Remember when we FINALLY figured out that Owen’s eczema (and likely a lot of his breastfeeding issues) was related to a wheat sensitivity/allergy? Since he was 8 or 9 months old we have kept Owen gluten free and so many of his health issues have disappeared. Despite the fact that we thought maybe he would grow out of it as he grew up, every time that we have re-tested wheat back into his diet (under direction from his doctor), his rash/ear infections/other illnesses have returned. It’s so clear to me that there is a link here, even though it hasn’t been confirmed by blood tests or extensive allergy testing. That’s enough for me.
Still, Benjamin and I were somewhat confused at the diagnosis because neither of us have any food allergies (Benjamin has developed oral allergy syndrome late in life, but that’s just a minor reaction, likely related to his seasonal allergies). But, I figure they have to start somewhere. And even if we never know “where it came from”, it’s there. Which, again, is enough for me.
Fast forward to this past April. Benjamin started having extreme stomach pains, tenderness and bloating. At first I thought he was just complaining (which, as a self-proclaimed hypochondriac, he has a tendency to do…), but the pain persisted for weeks. He saw several different doctors, had blood tests, a urinalysis and an ultrasound done, but still, no solid diagnosis. It began to feel like even the doctors thought he was imagining it. The stomach pain spread to back pain and even materialized as testicular pain, leading him to new doctors to rule out [very scary] things like testicular cancer. Finally, a blood test came back with a marker than indicated celiac disease. After a few more appointments, seeking out a celiac specialist (thank goodness for living so close to some of the top medical institutions in the country, including Beth Israel, which is one of the only hospitals in the world with a Celiac Center) and an endoscopy, the diagnosis is now confirmed.
Benjamin has celiac disease, an autoimmune disorder characterized by a damaged intestinal lining that can lead to serious health issues if a strict gluten free diet is not adhered to. The endoscopy showed that his intestinal lining is pretty severely damaged, despite the fact that he hasn’t had any poop issues or other common celiac symptoms. If we hadn’t persisted with the doctors for these vague stomach pains, we never would have found out.
We had been testing out a gluten free/dairy free diet for Benjamin for several months while he saw the multitude of doctors, since I am a firm believer in the impact of diet on our bodies and suggested he try it. As it turned out, my instincts were right again. And, given Owen’s experiences with wheat, Benjamin’s diagnosis almost doesn’t surprise me. I say almost, because I’m still totally amazed at how acutely the symptoms materialized, and how extreme they were, despite the fact that he has eaten gluten his whole life with no issues.
Since we already keep Owen gluten free, I am pretty familiar with what the good products are, how to bake muffins and breads, and what I can and can’t make for him. However, we often “cheat” a little with him (using soy sauce, for instance, or a marinade with a wheat-based ingredient in it) because he is able to tolerate very small amounts of wheat with no symptoms.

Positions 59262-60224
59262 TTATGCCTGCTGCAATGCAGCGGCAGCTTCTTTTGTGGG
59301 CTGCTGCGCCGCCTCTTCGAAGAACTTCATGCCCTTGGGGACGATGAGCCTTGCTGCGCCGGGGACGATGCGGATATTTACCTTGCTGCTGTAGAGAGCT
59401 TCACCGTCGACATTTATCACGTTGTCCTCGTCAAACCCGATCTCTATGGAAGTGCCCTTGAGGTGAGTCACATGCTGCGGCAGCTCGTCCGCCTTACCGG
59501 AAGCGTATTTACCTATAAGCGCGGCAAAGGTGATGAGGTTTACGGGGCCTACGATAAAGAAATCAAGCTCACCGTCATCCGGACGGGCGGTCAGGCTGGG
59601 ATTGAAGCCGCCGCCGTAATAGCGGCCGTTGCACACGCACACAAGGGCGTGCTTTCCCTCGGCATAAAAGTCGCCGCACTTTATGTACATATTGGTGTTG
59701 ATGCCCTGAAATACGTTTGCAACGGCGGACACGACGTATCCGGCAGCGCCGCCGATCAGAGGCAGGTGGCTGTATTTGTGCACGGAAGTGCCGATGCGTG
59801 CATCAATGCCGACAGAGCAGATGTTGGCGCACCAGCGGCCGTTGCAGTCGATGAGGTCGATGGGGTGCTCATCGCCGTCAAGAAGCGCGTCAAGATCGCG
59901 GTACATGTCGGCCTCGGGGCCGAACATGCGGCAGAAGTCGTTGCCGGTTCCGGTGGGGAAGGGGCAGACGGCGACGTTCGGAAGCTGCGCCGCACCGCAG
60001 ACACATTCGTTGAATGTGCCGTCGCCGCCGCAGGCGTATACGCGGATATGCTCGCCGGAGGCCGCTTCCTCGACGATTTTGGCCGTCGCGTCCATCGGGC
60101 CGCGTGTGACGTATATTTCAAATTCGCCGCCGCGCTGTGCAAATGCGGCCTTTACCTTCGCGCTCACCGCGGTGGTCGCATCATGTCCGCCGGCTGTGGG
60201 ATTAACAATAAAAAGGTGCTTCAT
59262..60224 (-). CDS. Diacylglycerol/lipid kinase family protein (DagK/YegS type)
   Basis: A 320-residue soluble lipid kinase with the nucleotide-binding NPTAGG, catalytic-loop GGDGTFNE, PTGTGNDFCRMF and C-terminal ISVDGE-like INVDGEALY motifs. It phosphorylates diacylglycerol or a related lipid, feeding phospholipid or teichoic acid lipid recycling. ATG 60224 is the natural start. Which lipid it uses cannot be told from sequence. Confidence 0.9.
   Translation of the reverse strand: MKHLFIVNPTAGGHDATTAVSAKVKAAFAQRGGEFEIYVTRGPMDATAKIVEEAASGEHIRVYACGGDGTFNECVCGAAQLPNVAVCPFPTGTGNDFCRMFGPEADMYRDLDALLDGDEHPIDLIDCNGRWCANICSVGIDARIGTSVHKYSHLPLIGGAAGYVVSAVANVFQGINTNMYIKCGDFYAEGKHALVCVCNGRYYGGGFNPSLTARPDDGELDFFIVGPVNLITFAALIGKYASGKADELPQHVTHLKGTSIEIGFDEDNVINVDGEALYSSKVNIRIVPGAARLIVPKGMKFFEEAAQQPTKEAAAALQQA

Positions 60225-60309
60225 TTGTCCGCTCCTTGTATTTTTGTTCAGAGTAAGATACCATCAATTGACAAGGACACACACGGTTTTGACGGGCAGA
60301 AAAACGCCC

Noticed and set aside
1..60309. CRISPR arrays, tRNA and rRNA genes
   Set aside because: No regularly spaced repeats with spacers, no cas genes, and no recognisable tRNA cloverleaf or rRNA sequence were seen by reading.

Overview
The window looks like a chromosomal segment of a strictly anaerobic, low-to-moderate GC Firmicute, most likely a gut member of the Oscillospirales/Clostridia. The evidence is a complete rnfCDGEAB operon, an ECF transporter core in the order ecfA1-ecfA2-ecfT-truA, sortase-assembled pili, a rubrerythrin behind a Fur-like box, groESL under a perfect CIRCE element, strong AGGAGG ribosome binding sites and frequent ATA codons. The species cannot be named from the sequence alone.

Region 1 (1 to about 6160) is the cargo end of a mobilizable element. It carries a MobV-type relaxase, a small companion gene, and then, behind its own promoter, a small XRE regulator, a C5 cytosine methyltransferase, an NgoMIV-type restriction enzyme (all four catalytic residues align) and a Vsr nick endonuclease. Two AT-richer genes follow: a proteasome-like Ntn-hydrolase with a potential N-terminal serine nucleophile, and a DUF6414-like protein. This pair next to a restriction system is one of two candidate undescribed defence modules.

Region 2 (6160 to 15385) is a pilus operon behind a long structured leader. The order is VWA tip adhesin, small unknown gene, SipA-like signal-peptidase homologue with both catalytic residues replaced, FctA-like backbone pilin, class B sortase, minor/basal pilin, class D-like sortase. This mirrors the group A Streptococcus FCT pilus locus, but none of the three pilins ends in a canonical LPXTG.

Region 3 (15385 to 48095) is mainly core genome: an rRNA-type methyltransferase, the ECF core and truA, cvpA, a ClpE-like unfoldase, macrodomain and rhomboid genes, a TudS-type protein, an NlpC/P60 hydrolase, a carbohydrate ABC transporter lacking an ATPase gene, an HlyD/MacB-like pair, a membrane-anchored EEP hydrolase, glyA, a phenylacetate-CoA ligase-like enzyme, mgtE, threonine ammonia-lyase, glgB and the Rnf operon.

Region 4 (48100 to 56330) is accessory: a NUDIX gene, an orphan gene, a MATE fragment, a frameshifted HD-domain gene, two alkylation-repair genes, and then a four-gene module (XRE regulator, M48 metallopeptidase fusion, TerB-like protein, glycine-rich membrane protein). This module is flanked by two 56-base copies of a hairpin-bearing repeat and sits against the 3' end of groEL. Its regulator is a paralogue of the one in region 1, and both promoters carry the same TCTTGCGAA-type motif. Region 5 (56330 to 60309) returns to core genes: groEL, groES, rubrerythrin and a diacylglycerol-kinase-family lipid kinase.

With Benjamin’s celiac diagnosis, though, there can’t be any more cheating. For him, it’s not the symptoms (in fact, even when staying gluten free, his stomach pains still come and go) that are the problem. It’s the invisible and undetectable damage to his intestinal lining. “Cheating” now means permanently damaging his body and increasing his chances of cancer, malabsorption of vitamins, other autoimmune disorders, liver disease, and on and on.
Given that 1st degree family members of celiacs have a higher likelihood of having the disease, I am going to conservatively assume that Owen has celiac and work to make our house 100% gluten free (perhaps later in life we will get him blood tested and even do an endoscopy to see how damaged his intestines are). I’ll still eat some granola bars and boxed cereals with gluten, but in general, this won’t be a huge shift for us, given that we’re already more than halfway there. I feel so thankful that we know this now so that Owen has the potential to escape the serious health implications of this disease through a strict gluten free diet for the rest of his life.
So, any fellow celiacs out there? How strict are you about sharing dishes – do you have a strictly gluten free set of pots and pans, baking dishes? What about things like butter and peanut butter – do you have a separate one for knives that touch gluten? What do you say at restaurants or when friends invite you over for dinner so they understand the severity and what it means? Where is the strangest place you’ve ever found wheat/gluten? Just this morning we realized our multivitamins had gluten and we need to find a different kind. Thankfully we eat very little processed food so I’m very in control of the ingredients we use, but things like vitamins and shredded cheese were not even on my radar before this diagnosis.